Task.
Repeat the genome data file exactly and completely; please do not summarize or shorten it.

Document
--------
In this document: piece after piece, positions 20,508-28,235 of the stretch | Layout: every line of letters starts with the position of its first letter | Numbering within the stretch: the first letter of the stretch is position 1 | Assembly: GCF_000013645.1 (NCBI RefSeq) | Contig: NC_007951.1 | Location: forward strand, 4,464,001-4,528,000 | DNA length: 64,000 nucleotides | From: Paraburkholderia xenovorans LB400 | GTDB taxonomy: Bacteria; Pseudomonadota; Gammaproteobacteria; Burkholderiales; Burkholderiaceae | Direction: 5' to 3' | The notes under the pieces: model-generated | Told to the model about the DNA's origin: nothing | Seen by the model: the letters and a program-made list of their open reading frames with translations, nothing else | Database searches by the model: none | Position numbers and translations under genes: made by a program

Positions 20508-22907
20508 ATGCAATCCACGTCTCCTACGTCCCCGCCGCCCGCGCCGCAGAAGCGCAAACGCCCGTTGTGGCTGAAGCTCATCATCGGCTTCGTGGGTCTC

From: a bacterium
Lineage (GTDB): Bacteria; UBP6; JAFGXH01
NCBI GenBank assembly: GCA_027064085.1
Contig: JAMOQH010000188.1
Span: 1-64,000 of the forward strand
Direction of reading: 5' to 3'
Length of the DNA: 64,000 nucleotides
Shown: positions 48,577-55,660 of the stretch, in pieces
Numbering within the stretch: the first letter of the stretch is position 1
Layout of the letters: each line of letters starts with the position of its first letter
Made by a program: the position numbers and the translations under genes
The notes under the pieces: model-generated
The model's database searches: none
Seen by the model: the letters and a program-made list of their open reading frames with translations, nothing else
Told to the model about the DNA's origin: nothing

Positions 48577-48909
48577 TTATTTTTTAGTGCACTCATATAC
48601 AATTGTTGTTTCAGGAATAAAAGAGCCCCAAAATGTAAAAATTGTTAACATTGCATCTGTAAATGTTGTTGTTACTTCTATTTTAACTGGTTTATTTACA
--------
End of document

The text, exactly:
In this document: piece after piece, positions 20,508-28,235 of the stretch | Layout: every line of letters starts with the position of its first letter | Numbering within the stretch: the first letter of the stretch is position 1 | Assembly: GCF_000013645.1 (NCBI RefSeq) | Contig: NC_007951.1 | Location: forward strand, 4,464,001-4,528,000 | DNA length: 64,000 nucleotides | From: Paraburkholderia xenovorans LB400 | GTDB taxonomy: Bacteria; Pseudomonadota; Gammaproteobacteria; Burkholderiales; Burkholderiaceae | Direction: 5' to 3' | The notes under the pieces: model-generated | Told to the model about the DNA's origin: nothing | Seen by the model: the letters and a program-made list of their open reading frames with translations, nothing else | Database searches by the model: none | Position numbers and translations under genes: made by a program

Positions 20508-22907
20508 ATGCAATCCACGTCTCCTACGTCCCCGCCGCCCGCGCCGCAGAAGCGCAAACGCCCGTTGTGGCTGAAGCTCATCATCGGCTTCGTGGGTCTC

From: a bacterium
Lineage (GTDB): Bacteria; UBP6; JAFGXH01
NCBI GenBank assembly: GCA_027064085.1
Contig: JAMOQH010000188.1
Span: 1-64,000 of the forward strand
Direction of reading: 5' to 3'
Length of the DNA: 64,000 nucleotides
Shown: positions 48,577-55,660 of the stretch, in pieces
Numbering within the stretch: the first letter of the stretch is position 1
Layout of the letters: each line of letters starts with the position of its first letter
Made by a program: the position numbers and the translations under genes
The notes under the pieces: model-generated
The model's database searches: none
Seen by the model: the letters and a program-made list of their open reading frames with translations, nothing else
Told to the model about the DNA's origin: nothing

Positions 48577-48909
48577 TTATTTTTTAGTGCACTCATATAC
48601 AATTGTTGTTTCAGGAATAAAAGAGCCCCAAAATGTAAAAATTGTTAACATTGCATCTGTAAATGTTGTTGTTACTTCTATTTTAACTGGTTTATTTACA